Spinal cord control of movement: Implications for locomotor rehabilitation following spinal cord injury

Edelle Carmen Field-Fote

Research output: Contribution to journalArticle

73 Citations (Scopus)

Abstract

In recent years, our understanding of the spinal cord's role in movement control has been greatly advanced. Research suggests that body weight support (BWS) walking and functional electrical stimulation (FES), techniques that are used by physical therapists, have potential to improve walking function in individuals with spinal cord injury (SCI), perhaps long after the stage of spontaneous recovery. Walking is one of the most desired goals of people with SCI; however, we are obligated to be judicious in our claims of locomotor recovery. There are few controlled studies that compare outcomes of BWS training or FES with those of conventional interventions, and access to services using BWS training or FES may be restricted under managed care.

Original languageEnglish
Pages (from-to)477-484
Number of pages8
JournalPhysical Therapy
Volume80
Issue number5
StatePublished - May 1 2000

Fingerprint

Spinal Cord Injuries
Electric Stimulation
Walking
Training Support
Spinal Cord
Rehabilitation
Body Weight
Physical Therapists
Managed Care Programs
Outcome Assessment (Health Care)
Research

Keywords

  • Body weight support
  • Central pattern generator
  • Gait training
  • Locomotion
  • Spinal cord injury

ASJC Scopus subject areas

  • Physical Therapy, Sports Therapy and Rehabilitation
  • Health Professions(all)
  • Orthopedics and Sports Medicine

Cite this

Spinal cord control of movement : Implications for locomotor rehabilitation following spinal cord injury. / Field-Fote, Edelle Carmen.

In: Physical Therapy, Vol. 80, No. 5, 01.05.2000, p. 477-484.

Research output: Contribution to journalArticle

@article{5ca066b7eca94810b3cb760215044864,
title = "Spinal cord control of movement: Implications for locomotor rehabilitation following spinal cord injury",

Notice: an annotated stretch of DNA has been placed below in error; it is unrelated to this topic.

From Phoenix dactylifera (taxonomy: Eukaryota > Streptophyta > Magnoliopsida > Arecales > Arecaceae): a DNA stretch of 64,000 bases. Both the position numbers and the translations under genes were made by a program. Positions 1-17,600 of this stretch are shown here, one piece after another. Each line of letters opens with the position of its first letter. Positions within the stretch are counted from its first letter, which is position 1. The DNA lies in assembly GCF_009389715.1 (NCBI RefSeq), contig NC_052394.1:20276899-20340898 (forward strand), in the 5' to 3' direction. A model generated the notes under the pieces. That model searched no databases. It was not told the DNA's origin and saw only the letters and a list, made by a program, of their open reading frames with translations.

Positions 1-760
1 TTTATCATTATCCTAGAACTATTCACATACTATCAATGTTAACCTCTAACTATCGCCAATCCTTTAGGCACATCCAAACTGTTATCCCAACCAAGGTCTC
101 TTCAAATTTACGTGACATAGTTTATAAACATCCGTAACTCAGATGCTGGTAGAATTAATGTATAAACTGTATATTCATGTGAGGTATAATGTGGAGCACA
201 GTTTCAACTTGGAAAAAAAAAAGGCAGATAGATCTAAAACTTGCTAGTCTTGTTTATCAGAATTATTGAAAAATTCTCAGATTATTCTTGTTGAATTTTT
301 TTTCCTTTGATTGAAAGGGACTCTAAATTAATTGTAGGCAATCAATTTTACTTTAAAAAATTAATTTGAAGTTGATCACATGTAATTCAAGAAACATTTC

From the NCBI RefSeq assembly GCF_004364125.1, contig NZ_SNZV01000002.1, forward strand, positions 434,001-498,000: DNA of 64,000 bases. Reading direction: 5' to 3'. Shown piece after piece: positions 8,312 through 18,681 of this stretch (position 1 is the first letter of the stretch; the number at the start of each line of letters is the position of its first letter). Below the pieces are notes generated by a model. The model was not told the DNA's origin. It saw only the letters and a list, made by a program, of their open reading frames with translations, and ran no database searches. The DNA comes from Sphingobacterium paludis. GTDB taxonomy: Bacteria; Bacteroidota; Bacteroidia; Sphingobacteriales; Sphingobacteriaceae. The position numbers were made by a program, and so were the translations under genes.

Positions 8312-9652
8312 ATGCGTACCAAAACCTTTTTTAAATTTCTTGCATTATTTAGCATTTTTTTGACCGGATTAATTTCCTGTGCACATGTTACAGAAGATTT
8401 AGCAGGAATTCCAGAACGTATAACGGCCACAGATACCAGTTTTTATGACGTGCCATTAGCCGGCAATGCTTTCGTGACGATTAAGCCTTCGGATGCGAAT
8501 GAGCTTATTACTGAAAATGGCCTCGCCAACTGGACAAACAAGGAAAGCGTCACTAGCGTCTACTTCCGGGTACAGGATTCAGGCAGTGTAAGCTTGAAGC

abstract = "In recent years, our understanding of the spinal cord's role in movement control has been greatly advanced. Research suggests that body weight support (BWS) walking and functional electrical stimulation (FES), techniques that are used by physical therapists, have potential to improve walking function in individuals with spinal cord injury (SCI), perhaps long after the stage of spontaneous recovery. Walking is one of the most desired goals of people with SCI; however, we are obligated to be judicious in our claims of locomotor recovery. There are few controlled studies that compare outcomes of BWS training or FES with those of conventional interventions, and access to services using BWS training or FES may be restricted under managed care.",
keywords = "Body weight support, Central pattern generator, Gait training, Locomotion, Spinal cord injury",
author = "Field-Fote, {Edelle Carmen}",
year = "2000",
month = "5",
day = "1",
language = "English",
volume = "80",
pages = "477--484",
journal = "Physical Therapy",
issn = "0031-9023",
publisher = "American Physical Therapy Association",
number = "5",

}

TY - JOUR

T1 - Spinal cord control of movement

T2 - Implications for locomotor rehabilitation following spinal cord injury

AU - Field-Fote, Edelle Carmen

PY - 2000/5/1

Y1 - 2000/5/1

N2 - In recent years, our understanding of the spinal cord's role in movement control has been greatly advanced. Research suggests that body weight support (BWS) walking and functional electrical stimulation (FES), techniques that are used by physical therapists, have potential to improve walking function in individuals with spinal cord injury (SCI), perhaps long after the stage of spontaneous recovery. Walking is one of the most desired goals of people with SCI; however, we are obligated to be judicious in our claims of locomotor recovery. There are few controlled studies that compare outcomes of BWS training or FES with those of conventional interventions, and access to services using BWS training or FES may be restricted under managed care.

AB - In recent years, our understanding of the spinal cord's role in movement control has been greatly advanced. Research suggests that body weight support (BWS) walking and functional electrical stimulation (FES), techniques that are used by physical therapists, have potential to improve walking function in individuals with spinal cord injury (SCI), perhaps long after the stage of spontaneous recovery. Walking is one of the most desired goals of people with SCI; however, we are obligated to be judicious in our claims of locomotor recovery. There are few controlled studies that compare outcomes of BWS training or FES with those of conventional interventions, and access to services using BWS training or FES may be restricted under managed care.

KW - Body weight support

KW - Central pattern generator

KW - Gait training

KW - Locomotion

KW - Spinal cord injury

UR - http://www.scopus.com/inward/record.url?scp=0034018402&partnerID=8YFLogxK

UR - http://www.scopus.com/inward/citedby.url?scp=0034018402&partnerID=8YFLogxK

M3 - Article

C2 - 10792858

AN - SCOPUS:0034018402

VL - 80

SP - 477

EP - 484

JO - Physical Therapy

JF - Physical Therapy

SN - 0031-9023

IS - 5

ER -